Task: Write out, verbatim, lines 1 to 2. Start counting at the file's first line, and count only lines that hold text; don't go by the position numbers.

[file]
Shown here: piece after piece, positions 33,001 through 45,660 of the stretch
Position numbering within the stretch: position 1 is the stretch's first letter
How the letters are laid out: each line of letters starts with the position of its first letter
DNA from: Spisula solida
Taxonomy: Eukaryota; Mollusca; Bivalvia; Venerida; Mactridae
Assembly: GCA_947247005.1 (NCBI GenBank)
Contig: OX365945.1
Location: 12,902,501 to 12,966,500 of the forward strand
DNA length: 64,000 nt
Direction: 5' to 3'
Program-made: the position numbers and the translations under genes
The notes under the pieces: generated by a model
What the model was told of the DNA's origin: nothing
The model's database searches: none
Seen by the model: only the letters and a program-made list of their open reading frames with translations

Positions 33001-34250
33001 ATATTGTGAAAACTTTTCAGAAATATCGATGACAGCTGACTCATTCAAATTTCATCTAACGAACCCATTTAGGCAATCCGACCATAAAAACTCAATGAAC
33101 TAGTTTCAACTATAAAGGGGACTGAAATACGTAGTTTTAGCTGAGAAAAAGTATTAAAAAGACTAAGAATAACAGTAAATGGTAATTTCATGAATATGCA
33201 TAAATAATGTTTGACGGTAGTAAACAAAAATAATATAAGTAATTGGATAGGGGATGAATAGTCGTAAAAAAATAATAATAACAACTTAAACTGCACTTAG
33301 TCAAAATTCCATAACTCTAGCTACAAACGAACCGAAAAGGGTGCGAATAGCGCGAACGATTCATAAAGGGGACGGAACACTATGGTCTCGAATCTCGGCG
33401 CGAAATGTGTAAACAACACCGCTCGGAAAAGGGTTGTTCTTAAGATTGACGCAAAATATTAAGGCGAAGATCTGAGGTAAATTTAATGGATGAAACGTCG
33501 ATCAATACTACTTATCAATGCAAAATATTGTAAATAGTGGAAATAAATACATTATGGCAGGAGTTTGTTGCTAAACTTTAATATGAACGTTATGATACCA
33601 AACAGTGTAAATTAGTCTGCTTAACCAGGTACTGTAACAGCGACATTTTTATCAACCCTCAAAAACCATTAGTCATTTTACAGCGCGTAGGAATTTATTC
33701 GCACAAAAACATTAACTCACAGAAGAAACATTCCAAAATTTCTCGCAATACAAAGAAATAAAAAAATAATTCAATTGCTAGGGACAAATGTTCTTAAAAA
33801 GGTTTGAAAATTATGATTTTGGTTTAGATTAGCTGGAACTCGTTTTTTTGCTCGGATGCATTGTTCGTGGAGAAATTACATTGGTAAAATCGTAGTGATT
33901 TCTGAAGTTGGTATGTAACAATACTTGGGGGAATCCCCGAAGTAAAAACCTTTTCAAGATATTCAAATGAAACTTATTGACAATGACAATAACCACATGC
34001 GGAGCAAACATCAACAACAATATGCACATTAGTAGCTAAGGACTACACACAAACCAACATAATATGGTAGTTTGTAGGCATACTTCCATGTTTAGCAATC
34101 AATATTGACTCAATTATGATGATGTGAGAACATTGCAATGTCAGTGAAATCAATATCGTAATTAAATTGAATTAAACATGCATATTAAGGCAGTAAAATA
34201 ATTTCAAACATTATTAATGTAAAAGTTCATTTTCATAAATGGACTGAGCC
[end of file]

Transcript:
Shown here: piece after piece, positions 33,001 through 45,660 of the stretch
Position numbering within the stretch: position 1 is the stretch's first letter